28 November 2019, Madrid, Spain - As the “canaries in the coalmine” the Pacific islands are calling for Parties to the Paris Agreement to honour their commitments and meet the 1.5°C global warming target at the world’s largest climate change conference in Madrid.
The Twenty-fifth Conference of the Parties to the UN Framework Convention on Climate Change (UNFCCC COP25) begins on 2 December, a global event that seals the fate of the Pacific islands on the frontlines of climate change, as well as the whole planet.
Calling for even more ambitious Nationally Determined Contributions (NDC’s) from Parties, the Pacific are also asking that these be clearer, transparent and comparable to track progress on how well countries are reducing their greenhouse gas emissions post 2020.
The 2019 UN Environment Gap Emissions Report newly released this month highlighted the need for countries to increase their NDC ambitions threefold to achieve the 1.5°C goal.
“We must do all we can to achieve a 1.5°C world, and every NDC that is submitted must commit to this, but above all, must action it. Science has shown us the impacts between a 2°C and a 1.5°C world are significant for us in the Pacific islands, as well as the whole world,” said Mr Kosi Latu, Director General of the Secretariat of the Pacific Regional Environment Programme (SPREP).
“Science also tells us that it’s still possible for us to keep global warming to 1.5°C. The longer we leave it, the more expensive, dangerous and difficult will be. Parties must redouble their efforts to increase the level of ambition for the next round of NDC’s.”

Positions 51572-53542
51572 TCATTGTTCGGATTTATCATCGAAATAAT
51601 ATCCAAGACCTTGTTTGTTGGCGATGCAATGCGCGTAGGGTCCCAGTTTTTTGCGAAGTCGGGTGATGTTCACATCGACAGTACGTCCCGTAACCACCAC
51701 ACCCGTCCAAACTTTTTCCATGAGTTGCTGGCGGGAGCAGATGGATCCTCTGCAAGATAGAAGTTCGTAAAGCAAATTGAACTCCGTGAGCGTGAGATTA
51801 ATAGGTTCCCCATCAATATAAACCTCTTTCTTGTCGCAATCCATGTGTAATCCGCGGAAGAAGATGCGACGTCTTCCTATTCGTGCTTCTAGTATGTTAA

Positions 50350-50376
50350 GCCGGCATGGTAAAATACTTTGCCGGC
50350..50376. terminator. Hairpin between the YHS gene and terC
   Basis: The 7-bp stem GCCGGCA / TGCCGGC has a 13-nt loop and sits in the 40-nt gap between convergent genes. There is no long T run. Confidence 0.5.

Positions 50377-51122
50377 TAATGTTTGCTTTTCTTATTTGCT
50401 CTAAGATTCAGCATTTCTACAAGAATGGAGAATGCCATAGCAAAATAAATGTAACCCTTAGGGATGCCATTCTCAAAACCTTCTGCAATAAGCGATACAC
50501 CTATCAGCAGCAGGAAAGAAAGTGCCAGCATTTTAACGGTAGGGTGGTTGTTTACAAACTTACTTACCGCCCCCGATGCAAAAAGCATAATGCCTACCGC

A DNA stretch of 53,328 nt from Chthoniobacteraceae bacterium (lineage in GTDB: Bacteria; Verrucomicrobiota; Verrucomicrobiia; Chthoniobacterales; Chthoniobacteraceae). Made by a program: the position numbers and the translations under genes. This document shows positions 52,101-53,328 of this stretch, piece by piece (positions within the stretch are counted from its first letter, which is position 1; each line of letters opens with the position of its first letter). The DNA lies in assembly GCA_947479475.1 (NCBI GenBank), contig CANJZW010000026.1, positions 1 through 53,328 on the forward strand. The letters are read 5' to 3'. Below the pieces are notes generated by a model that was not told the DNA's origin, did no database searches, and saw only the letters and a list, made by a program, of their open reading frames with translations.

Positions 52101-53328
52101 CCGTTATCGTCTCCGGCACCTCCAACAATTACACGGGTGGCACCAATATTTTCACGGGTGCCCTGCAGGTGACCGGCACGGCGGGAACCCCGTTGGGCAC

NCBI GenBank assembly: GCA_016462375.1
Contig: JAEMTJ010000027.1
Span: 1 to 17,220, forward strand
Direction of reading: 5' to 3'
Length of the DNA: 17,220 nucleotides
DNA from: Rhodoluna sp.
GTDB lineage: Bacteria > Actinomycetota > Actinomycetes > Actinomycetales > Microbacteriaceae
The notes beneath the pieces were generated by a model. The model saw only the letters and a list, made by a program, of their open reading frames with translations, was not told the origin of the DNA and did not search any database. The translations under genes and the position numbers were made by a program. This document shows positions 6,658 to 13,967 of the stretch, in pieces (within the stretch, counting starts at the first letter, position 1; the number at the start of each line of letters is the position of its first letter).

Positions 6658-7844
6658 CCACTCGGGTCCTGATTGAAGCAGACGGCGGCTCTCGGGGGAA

In 2015 the Paris Agreement saw 196 Parties unite and agree to limit warning to 1.5 - 2°C. NDC’s are the foundation of the Paris Agreement, outlining what Parties are doing nationally to reduce their greenhouse gas emissions for a 1.5°C world.
Submitted every five years, the next round of NDC’s are due before 2020. Just days before the COP25 is to begin, only the Republic of the Marshall Islands have submitted their second NDC. Pacific leadership also continues to be demonstrated as a regional transparency project is being developed, using common guidance and metrics.
The Pacific is calling for clarity on NDC’s as without this the transparency system fails which in turn sees the compliance system fail.
“While we have the second NDC’s to be put on the table by all Parties so we know just how they are meeting their Paris Agreement obligations, we also need to make sure that reporting on them is comparable,” said Mr Latu.
“They should be quantifiable, use common metrics, timeframes, and methodologies and address the same sectors and gases.”
All NDC’s are now stored in the interim registry at https://www4.unfccc.int/sites/NDCStaging/Pages/All.aspx.
184 Parties have submitted their first NDC, with only one having submitted their second NDC.
The Pacific Islands came together to prepare their strategy to amplify the Pacific voice on the global stage through the IMPACT Pacific Small Islands Developing States Climate Change Ministers and Negotiators COP 25 Preparatory Meeting and Training held in the Pacific Climate Change Centre in Samoa from 5 – 8 November, 2019.
The preparatory training is the culmination of a partnership between Climate Analytics and the Secretariat of the Pacific Regional Environment Programme (SPREP) to help ensure strong engagement of Pacific islands at the global climate change conference.
The Twenty-fifth Conference of the Parties to the UN Framework Convention on Climate Change is held in Madrid, Spain from 2 to 13 December, 2019.